“In an attempt to avoid Buck and Rabbit Road near Glenn [Acker] and George [Abad]’s Houses, a driveway was built on our own property two weeks ago to avoid passing them. We now know that due to land development regulations, it is not able to be utilized.
“We were led to believe by the zoning administration that up until this point we were following regulations. Under “Nonconforming Use” we ask that this existing business be allowed to continue to run as it has been. We have made every effort to limit interference with daily living of our neighbors. We are asking the board to determine that we are not in violation.”
The Elwells presented 14 letters signed by Warren residents to show support for their home-based business and a petition on change.org received 400 supporters. Several people spoke at the DRB hearing in support of the Elwells, though chair Peter Monte reminded folks multiple times that the character of the individuals or benefits of the business involved was not for the DRB to decide. “The only question before us is ‘was work done on a property for which a permit was required but not obtained?’ Whether the rules are fair, that’s not our job. Our objective is to learn whether there was a violation.”
According to DRB member Jeff Schoellkopf, “Home occupation is allowed as conditional use. A permit is required. Cottage industry is not allowed in this district. At a minimum, they would have to come to us and ask for a permit for home occupation.”
Monte said the Elwells had to prove that Miron Malboeuf had approved the permit, despite no record of such approval. “The only thing I have to go on is the actual documentation presented and approved,” Robbins said. “We are not here to punish anyone; we are here to administer rules put in front of us,” Monte said. He said the DRB could give the Elwells the opportunity to contact Malboeuf and ask him to either appear virtually before the DRB or issue a written affidavit asserting he had, in fact, approved the permit verbally. Malboeuf is known to be experiencing health issues. “If he’s unable, you can get legal counsel,” Monte said. “How does that sound to you?”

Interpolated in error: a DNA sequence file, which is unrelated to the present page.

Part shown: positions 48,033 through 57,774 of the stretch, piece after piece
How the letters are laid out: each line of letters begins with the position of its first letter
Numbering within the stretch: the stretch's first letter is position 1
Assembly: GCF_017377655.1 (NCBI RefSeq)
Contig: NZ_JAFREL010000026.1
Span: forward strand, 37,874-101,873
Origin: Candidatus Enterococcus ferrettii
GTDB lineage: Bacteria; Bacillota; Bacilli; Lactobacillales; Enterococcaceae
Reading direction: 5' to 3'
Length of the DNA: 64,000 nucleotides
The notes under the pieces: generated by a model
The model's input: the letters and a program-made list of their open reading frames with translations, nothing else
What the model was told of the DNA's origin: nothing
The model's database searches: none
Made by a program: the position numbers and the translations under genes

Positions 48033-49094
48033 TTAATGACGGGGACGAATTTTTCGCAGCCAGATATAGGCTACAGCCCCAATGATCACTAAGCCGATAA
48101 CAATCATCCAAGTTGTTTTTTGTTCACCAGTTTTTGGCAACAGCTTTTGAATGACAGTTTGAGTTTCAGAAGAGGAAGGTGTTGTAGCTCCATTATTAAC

“Devastating,” Kelley Elwell replied.
“We’re trying to allow you to build the best case you can build,” Monte said. He explained that, if the DRB made a decision at the hearing that the Elwells did not agree with, they could appeal the decision in Vermont Environmental Court presided by a judge, “Not by a board of neighbors.” The Elwells agreed to try to get proof of the approval of a home occupation permit and to return in front of the DRB at an upcoming hearing.
At its November 8 meeting, the Warren DRB also heard an appeal of a zoning permit for the construction of a 60-by-22-foot accessory structure for the purpose of storage/a small workshop space and personal vehicles at 143 Buck Road in Warren issued to Jared and Amantha Rouleau of A&J Recycling on October 6, 2022. Neighbors Glenn Acker and George Abad submitted letters of appeal to the Warren DRB to reconsider the permit issued to the Rouleaus; Abad was represented at the hearing by attorney Harold Stevens. “My specific areas of contention with the building itself are that it might not meet property line setbacks, it might not meet setbacks from the septic system/tank, it is built on a pile of fill which has been brought in without a permit on what could be a greater than 15% grade,” Abad wrote in his letter. The DRB voted to grant the appeal, only to the extent of the fill being applied to steep slopes without a permit, and provided that Mr. Rouleau apply to the DRB for the filling of steep slopes and provide proper sediment and erosion control plans associated with the placement of that fill.